One of the fun things about reading old books that nobody else has opened for decades is what you sometimes find inside them: annotations, bookmarks, letters, racist leaflets (OK, that one was not so fun). Above is a library call slip (i.e. the bit of paper you fill in to request that a book be retrieved for you) from the SLV. I found it inside Property or Peace? by H. N. Brailsford, a socialist journalist. The book was published in 1934 but I reckon the call slip is from the 1950s, at the earliest, as there's a stamp in the front saying it was transferred from the CAE library in 1951 or 1952 or so.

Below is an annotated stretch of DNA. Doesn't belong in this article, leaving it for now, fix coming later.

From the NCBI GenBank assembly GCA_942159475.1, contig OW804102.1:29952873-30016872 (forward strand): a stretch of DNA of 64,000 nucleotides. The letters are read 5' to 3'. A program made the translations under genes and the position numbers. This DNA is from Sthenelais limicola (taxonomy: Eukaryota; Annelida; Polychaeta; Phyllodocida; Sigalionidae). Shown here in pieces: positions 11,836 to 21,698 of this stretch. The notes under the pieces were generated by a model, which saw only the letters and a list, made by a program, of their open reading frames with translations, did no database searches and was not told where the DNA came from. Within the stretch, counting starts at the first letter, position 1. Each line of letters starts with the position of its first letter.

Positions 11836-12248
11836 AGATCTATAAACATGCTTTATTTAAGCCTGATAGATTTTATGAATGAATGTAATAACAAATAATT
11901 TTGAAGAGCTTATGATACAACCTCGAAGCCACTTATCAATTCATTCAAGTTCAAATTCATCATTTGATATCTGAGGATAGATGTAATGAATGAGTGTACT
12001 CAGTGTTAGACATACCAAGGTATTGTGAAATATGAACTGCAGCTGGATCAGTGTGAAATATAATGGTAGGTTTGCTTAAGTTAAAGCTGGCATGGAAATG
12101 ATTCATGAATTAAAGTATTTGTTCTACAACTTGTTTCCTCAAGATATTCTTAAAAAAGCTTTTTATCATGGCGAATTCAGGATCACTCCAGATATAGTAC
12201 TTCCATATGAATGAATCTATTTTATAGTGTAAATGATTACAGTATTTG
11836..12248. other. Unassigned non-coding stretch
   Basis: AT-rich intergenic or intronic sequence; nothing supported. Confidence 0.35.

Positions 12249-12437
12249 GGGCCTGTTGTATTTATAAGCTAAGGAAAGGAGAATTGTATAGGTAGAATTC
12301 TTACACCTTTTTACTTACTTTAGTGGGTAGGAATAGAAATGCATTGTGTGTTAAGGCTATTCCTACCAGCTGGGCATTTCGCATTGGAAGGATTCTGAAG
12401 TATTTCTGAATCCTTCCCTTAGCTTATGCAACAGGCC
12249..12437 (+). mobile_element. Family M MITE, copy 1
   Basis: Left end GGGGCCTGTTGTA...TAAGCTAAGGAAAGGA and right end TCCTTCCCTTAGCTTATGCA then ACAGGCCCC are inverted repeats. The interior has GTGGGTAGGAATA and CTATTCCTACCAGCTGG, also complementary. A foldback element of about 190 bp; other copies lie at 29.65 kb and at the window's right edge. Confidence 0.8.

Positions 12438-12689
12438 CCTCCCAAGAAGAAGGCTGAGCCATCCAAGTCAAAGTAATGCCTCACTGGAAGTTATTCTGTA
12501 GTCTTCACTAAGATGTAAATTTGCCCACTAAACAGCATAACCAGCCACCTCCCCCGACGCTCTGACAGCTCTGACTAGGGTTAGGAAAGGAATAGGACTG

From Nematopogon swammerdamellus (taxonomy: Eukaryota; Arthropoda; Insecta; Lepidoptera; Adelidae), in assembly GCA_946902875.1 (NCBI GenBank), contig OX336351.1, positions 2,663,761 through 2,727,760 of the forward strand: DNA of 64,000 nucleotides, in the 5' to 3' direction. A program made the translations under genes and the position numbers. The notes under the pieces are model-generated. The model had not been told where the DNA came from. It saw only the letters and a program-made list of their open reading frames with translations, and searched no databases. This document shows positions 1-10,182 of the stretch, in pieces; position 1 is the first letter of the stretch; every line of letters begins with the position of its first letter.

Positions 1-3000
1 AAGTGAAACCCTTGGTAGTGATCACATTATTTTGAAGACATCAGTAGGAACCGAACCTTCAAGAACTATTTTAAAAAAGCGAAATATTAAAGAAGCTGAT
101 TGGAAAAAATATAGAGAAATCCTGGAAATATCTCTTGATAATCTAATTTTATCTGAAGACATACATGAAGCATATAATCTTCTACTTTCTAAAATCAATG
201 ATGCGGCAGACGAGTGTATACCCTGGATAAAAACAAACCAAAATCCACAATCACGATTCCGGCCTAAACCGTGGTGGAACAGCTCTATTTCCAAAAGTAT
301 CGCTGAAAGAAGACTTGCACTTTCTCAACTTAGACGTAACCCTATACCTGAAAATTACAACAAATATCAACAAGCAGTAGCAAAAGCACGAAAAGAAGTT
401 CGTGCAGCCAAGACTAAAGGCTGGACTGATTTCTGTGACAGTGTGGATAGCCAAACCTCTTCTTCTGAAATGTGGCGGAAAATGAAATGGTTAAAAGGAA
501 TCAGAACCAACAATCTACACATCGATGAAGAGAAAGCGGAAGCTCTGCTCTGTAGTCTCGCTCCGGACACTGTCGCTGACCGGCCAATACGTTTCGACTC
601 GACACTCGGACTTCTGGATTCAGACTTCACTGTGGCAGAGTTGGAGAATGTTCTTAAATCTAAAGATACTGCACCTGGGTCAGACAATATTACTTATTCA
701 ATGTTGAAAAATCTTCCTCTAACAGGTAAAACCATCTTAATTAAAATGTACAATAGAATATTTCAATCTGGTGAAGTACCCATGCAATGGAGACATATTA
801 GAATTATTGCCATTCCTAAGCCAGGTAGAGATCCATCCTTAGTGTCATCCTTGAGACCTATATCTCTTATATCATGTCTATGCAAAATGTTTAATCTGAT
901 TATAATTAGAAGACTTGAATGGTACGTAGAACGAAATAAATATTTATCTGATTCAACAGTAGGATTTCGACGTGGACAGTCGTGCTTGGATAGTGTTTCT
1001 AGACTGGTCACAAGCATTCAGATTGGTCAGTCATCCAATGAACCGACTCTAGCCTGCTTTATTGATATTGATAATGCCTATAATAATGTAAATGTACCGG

This is the modern equivalent for the same book. Today books are requested electronically, through t he library catalogue; but it still gets turned into a printed call slip which you get with the book when it arrives. So the technology may have changed greatly, but the principle is just the same.
For some reason I was surprised to see that the call number of the book, S 330.15 B73, hasn't changed in the last half-century. Maybe there is a Law of the Conservation of Call Numbers?
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